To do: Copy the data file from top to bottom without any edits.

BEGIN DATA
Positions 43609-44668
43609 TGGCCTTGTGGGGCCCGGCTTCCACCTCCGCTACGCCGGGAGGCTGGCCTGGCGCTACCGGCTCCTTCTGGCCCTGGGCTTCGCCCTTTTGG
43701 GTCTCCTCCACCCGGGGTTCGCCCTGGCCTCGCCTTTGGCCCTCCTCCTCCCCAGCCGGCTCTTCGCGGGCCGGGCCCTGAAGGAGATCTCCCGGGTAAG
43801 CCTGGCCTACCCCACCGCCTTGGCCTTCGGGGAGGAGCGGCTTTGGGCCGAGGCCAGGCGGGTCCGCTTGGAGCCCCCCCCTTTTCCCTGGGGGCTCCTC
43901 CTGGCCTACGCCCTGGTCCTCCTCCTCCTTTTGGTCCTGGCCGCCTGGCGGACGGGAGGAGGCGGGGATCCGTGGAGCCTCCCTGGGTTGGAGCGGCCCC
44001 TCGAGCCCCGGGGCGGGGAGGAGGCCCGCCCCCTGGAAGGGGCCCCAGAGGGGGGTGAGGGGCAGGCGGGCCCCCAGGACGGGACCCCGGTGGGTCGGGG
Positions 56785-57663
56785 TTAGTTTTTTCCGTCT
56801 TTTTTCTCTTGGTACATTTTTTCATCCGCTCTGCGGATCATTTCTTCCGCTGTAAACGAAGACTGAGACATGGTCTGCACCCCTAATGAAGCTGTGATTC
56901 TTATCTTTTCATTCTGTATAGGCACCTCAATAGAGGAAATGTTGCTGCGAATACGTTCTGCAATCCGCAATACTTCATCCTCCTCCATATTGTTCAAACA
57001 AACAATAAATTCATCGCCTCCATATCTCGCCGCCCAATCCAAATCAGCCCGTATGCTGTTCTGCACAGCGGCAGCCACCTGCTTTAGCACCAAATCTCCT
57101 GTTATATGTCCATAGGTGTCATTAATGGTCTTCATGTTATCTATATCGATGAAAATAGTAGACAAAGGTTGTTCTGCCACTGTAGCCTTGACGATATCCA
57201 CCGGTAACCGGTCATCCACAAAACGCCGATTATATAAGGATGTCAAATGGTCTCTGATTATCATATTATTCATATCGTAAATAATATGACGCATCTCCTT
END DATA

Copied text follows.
Positions 43609-44668
43609 TGGCCTTGTGGGGCCCGGCTTCCACCTCCGCTACGCCGGGAGGCTGGCCTGGCGCTACCGGCTCCTTCTGGCCCTGGGCTTCGCCCTTTTGG
43701 GTCTCCTCCACCCGGGGTTCGCCCTGGCCTCGCCTTTGGCCCTCCTCCTCCCCAGCCGGCTCTTCGCGGGCCGGGCCCTGAAGGAGATCTCCCGGGTAAG
43801 CCTGGCCTACCCCACCGCCTTGGCCTTCGGGGAGGAGCGGCTTTGGGCCGAGGCCAGGCGGGTCCGCTTGGAGCCCCCCCCTTTTCCCTGGGGGCTCCTC
43901 CTGGCCTACGCCCTGGTCCTCCTCCTCCTTTTGGTCCTGGCCGCCTGGCGGACGGGAGGAGGCGGGGATCCGTGGAGCCTCCCTGGGTTGGAGCGGCCCC
44001 TCGAGCCCCGGGGCGGGGAGGAGGCCCGCCCCCTGGAAGGGGCCCCAGAGGGGGGTGAGGGGCAGGCGGGCCCCCAGGACGGGACCCCGGTGGGTCGGGG
Positions 56785-57663
56785 TTAGTTTTTTCCGTCT
56801 TTTTTCTCTTGGTACATTTTTTCATCCGCTCTGCGGATCATTTCTTCCGCTGTAAACGAAGACTGAGACATGGTCTGCACCCCTAATGAAGCTGTGATTC
56901 TTATCTTTTCATTCTGTATAGGCACCTCAATAGAGGAAATGTTGCTGCGAATACGTTCTGCAATCCGCAATACTTCATCCTCCTCCATATTGTTCAAACA
57001 AACAATAAATTCATCGCCTCCATATCTCGCCGCCCAATCCAAATCAGCCCGTATGCTGTTCTGCACAGCGGCAGCCACCTGCTTTAGCACCAAATCTCCT
57101 GTTATATGTCCATAGGTGTCATTAATGGTCTTCATGTTATCTATATCGATGAAAATAGTAGACAAAGGTTGTTCTGCCACTGTAGCCTTGACGATATCCA
57201 CCGGTAACCGGTCATCCACAAAACGCCGATTATATAAGGATGTCAAATGGTCTCTGATTATCATATTATTCATATCGTAAATAATATGACGCATCTCCTT